Lil' Wayne, Keyshia Cole, Akon and more at SummerFest 2008
Saturday, June 28, 2008
BankAtlantic Center, Sunrise
Better Than: Throwback hip-hop fest Power House from the ‘90s with a side of Pop Rocks and OE.
For South Florida hip-hop enthusiasts, Saturday night’s South Florida SummerFest 2008 at the BankAtlantic Center brought a wave of satisfaction to the crowd, with an onstage mix of up-and-comers and current chart-toppers who made it rain down on the venue with amped beats, nasty hooks and more than a hint of that “ill” factor.
The show launched into song promptly at 7 p.m., as promised, and the up-to-date version of old school favorite Power House (the annual Power 96 hip-hop fest that swept the city back in the ‘90s) had me questioning from the start. The house was barely packed during opening acts featuring a slew of local radio hits like Grindmode’s “I’m So High,” Ball Greezy’s “Shone” and Colby O’Donis’ “What You Got.” R&B’s Casely, who coins himself the “New Prince of the South,” gave a tease of potentially royal treatment with “Emotional,” rocking a red-hot jacket for the occasion. Although the appetizer of the show was nothing to write home about, it was the perfect prelude for blunt rolling, beer chugging and snack time for fans.
Cali-born Keyshia Cole was clad in a racy platinum ensemble, sporting the color of stardom, and was accompanied by two Krumpers, who didn’t seem to suit the mood, but hyped the house nonetheless. She brought it down with her newest slow jam “Heaven Sent,” and didn’t miss a beat with “Shoulda Let You Go.” Featured tracks like “Let It Go” (Missy Elliott) and “Last Night” (Diddy) proved the diva could hold her own without her superstar counterparts. The highlight of the set was feeling the vocalist’s range during “I Remember,” an intimate replay Cole belted, much tastier live than on any iPod. Sure to share about her “long struggle and hustle to get here,” the adopted singer, born to a drug-addicted mother with a deceased father broke ground as a twice-Grammy nominated artist, which was made apparent and gladly celebrated with sing-alongs Saturday night.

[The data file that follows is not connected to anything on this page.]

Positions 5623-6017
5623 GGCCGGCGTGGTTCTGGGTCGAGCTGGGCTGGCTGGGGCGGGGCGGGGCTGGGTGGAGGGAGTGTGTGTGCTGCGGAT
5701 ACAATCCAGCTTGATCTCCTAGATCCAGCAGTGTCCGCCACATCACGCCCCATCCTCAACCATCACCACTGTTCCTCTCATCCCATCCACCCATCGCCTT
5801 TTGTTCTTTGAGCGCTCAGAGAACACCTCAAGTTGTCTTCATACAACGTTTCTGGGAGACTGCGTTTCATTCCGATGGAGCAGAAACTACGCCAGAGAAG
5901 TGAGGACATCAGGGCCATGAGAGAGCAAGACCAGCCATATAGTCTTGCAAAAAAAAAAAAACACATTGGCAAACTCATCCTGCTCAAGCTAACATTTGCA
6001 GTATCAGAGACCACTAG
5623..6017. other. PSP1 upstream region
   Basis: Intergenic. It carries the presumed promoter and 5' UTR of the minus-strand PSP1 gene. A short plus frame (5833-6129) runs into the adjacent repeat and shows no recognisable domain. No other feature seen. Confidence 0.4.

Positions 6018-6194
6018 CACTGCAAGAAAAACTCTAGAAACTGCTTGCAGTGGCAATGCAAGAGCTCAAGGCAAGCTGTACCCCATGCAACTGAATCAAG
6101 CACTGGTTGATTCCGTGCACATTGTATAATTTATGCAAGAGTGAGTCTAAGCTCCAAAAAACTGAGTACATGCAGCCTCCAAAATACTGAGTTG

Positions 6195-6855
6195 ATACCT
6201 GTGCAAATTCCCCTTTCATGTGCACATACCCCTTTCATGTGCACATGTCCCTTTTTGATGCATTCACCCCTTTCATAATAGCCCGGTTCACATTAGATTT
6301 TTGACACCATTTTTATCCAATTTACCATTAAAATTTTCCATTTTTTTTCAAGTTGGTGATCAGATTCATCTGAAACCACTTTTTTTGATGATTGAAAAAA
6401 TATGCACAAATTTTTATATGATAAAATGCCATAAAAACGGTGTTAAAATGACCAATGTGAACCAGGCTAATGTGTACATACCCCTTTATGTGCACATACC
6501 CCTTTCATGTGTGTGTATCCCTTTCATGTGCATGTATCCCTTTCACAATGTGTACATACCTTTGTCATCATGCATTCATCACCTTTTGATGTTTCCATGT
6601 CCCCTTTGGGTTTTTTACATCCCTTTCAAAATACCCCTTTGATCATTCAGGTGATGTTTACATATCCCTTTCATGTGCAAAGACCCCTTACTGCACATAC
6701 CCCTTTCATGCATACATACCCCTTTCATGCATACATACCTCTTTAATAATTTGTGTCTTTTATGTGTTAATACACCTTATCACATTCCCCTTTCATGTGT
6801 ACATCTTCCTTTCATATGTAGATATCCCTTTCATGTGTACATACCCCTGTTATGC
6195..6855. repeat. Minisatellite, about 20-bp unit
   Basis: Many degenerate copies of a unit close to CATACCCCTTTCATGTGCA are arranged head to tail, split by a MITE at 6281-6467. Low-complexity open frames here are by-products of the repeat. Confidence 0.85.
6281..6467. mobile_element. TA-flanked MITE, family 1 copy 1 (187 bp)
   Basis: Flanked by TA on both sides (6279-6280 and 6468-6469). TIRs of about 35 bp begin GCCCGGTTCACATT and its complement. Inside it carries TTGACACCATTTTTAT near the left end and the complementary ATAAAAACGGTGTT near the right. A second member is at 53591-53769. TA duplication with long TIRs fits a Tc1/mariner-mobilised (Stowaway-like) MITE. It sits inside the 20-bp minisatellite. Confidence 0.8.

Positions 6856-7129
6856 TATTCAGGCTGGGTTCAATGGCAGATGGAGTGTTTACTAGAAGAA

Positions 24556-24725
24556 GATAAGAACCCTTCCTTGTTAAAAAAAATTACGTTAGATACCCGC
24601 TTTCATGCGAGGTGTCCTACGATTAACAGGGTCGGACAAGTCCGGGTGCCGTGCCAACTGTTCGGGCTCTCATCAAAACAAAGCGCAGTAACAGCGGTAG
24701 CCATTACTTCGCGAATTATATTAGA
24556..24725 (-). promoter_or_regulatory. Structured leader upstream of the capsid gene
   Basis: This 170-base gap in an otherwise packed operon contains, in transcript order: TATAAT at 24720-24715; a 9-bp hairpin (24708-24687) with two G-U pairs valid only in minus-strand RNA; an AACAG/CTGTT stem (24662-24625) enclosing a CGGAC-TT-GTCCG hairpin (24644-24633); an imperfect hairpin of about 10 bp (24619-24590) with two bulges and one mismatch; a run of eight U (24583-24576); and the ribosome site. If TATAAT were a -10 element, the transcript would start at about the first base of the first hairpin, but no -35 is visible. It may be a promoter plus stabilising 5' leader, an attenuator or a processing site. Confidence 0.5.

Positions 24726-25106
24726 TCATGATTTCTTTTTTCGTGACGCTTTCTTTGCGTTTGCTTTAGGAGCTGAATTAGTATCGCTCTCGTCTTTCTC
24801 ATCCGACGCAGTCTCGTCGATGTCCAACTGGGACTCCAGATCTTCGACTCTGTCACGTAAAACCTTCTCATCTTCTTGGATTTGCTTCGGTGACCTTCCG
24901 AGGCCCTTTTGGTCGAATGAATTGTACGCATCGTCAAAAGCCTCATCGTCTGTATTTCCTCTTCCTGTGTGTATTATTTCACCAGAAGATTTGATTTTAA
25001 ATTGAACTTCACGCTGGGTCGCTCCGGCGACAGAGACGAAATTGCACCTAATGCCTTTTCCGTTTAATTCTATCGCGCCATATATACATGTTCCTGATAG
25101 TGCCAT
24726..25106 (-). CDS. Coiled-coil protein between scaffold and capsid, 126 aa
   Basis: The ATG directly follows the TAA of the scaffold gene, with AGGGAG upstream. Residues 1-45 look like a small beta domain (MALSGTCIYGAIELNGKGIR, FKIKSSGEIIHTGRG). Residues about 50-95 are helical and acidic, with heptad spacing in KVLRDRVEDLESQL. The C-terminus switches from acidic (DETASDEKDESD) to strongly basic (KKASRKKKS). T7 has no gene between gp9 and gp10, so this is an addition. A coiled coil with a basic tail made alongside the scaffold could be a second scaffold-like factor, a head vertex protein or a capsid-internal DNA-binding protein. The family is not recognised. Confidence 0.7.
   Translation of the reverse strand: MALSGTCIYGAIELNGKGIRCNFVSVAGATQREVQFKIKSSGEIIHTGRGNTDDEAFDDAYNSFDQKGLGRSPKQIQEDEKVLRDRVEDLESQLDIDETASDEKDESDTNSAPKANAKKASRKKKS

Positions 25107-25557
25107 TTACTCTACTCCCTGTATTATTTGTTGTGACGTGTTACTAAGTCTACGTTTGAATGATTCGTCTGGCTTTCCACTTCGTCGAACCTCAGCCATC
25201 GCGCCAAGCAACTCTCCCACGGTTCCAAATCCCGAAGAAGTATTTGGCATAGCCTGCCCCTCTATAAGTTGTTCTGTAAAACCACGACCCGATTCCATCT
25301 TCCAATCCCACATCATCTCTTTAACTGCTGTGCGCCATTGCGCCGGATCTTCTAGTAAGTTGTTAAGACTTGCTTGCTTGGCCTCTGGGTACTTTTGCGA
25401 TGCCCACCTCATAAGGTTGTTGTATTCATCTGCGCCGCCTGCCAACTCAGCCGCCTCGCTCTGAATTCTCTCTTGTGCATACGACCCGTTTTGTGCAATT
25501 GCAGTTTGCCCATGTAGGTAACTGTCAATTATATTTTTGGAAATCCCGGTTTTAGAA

A short intermission with a couple of blown speakers and an attempt to keep the sea settled was followed up by DJ Khaled’s typical anthem “I’m So Hood,” which had everyone throwing up their 305s, 954s and 561s. Reppin’ his city and new protégé Ace Hood’s spiked jam “Cash Flow” Khaled definitely pushed the new label We The Best Records to the limit. Just when you were ready for the show to go on, Khaled slid into “We Takin’ Over,” the perfect transition with a cameo by Akon to kick off his hour-plus performance.
At first, I thought Akon live was dope, until we realized more than the vast majority of his list was lip synched. With what seemed like more hits than Michael Jackson, Akon took over BankAtlantic, sharing the stage with T-Pain for the evening, who made sure we knew he was there, clad in a ridiculous purple getup. The duo burst into “Bartender,” which had the crowd spitting lyrics louder than the twosome. Akon got bodies movin’ and heads groovin’ with old tracks like “Ghetto” and “Locked Up, but couldn’t deliver hard enough without help on “Soul Survivor” (Young Jeezy) and “Sweet Escape” (Gwen Stefani).